Art = Justice: Local nonprofit brings art into Idaho’s prison system

The act of creating art and taking part in the creative process is not only enjoyable, it can also be a therapeutic experience. The correlation between art and healing has long been studied — a 2018 report from the Arts in Psychotherapy found that participating in 50 minutes of art improved pain levels, moods and anxiety levels for patients regardless of age or diagnosis. In addition, a 2009 film “I Remember Better When I Paint” details how art improved the quality of life for Alzheimer’s patients, a 2003 study published by John Hopkins University found that displaying artistic murals by the bedside of recovering patients reduced pain, and the list goes on. 

With such strong evidence that art can be an effective form of relief, art therapy has, for years, been incorporated into many schools, hospitals, rehab centers, and also into prisons and other correctional facilities. Many states, such as California and Oregon, have had prison art programs for decades — Idaho, on the other hand, was much later to the game. Founded in the summer of 2021, the Idaho Prison Arts Collective, a Boise-based nonprofit, has been trying to bring the power of art therapy into Idaho’s prison system.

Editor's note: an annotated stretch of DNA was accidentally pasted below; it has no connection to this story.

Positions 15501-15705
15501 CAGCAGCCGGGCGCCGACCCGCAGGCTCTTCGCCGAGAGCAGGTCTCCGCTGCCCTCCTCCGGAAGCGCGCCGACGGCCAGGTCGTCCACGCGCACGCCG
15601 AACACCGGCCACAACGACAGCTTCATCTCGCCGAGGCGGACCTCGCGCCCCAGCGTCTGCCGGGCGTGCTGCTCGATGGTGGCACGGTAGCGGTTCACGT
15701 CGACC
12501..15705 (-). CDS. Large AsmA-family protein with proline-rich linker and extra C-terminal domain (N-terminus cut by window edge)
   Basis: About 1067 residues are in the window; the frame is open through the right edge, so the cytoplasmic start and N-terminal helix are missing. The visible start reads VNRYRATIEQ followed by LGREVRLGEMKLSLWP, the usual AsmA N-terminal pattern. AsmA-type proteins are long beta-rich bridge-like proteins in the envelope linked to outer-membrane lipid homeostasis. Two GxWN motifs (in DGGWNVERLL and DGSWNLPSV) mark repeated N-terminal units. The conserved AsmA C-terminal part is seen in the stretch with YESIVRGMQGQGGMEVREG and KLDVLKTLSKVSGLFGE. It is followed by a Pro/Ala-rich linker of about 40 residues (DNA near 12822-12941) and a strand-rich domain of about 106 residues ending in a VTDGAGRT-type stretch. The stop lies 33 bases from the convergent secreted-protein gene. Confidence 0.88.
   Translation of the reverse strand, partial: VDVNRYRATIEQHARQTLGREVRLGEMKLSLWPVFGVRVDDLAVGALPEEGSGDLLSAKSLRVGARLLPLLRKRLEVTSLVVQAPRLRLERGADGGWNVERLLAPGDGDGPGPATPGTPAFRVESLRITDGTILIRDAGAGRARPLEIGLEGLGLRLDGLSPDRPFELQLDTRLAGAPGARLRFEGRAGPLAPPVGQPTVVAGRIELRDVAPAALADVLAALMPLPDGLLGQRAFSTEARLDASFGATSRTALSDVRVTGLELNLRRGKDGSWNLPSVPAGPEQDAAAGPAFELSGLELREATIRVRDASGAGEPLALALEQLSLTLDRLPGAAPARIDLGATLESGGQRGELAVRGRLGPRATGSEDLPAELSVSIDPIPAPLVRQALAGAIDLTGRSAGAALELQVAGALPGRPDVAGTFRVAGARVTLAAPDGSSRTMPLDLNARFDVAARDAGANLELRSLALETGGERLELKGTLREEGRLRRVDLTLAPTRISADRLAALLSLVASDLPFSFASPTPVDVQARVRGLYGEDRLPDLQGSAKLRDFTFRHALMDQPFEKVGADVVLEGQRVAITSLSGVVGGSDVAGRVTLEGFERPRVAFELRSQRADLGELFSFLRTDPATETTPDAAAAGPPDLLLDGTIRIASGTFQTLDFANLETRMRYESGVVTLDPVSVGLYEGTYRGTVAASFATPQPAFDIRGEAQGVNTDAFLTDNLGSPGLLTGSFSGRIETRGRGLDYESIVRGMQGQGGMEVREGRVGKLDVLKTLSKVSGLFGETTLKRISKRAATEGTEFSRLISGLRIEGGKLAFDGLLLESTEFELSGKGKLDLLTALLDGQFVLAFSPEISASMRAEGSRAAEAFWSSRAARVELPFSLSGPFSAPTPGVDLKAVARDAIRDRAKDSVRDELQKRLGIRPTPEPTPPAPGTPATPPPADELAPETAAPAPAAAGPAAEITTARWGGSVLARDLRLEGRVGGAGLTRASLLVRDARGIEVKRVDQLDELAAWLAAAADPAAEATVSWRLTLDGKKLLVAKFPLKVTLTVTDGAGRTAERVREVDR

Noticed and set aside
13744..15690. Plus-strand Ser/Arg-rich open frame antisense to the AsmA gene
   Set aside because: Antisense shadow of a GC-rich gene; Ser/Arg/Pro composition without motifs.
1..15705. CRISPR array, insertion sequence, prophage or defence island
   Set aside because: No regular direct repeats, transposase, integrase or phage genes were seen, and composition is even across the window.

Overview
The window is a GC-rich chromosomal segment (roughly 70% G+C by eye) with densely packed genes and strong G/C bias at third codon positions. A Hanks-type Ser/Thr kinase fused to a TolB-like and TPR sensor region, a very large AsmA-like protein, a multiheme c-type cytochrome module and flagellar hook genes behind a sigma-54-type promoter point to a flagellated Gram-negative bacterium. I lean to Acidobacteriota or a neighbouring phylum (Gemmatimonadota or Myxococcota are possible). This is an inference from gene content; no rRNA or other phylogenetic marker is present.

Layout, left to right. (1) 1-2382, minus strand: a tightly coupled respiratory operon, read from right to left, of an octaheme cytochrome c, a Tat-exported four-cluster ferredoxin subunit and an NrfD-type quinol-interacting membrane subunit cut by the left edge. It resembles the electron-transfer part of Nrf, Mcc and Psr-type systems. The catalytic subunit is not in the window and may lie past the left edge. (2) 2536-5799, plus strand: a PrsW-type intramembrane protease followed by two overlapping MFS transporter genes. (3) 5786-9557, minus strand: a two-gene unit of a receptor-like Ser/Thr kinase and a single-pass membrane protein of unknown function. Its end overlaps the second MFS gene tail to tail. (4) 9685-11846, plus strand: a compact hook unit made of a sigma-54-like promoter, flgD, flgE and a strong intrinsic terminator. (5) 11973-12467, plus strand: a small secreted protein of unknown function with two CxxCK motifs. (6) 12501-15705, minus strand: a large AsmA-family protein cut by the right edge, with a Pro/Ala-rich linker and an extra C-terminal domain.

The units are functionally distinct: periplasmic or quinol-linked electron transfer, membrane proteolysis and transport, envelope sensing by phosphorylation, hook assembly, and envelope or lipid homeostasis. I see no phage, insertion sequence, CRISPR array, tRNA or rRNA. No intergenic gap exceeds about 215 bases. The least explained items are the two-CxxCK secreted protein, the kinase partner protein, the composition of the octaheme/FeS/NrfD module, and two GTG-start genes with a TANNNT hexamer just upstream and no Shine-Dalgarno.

Oh hi there 👋
It’s nice to meet you.

Sign up to receive awesome content in your inbox, everyday.

We don’t spam! Read our [link]privacy policy[/link] for more info.

This post was originally published on this site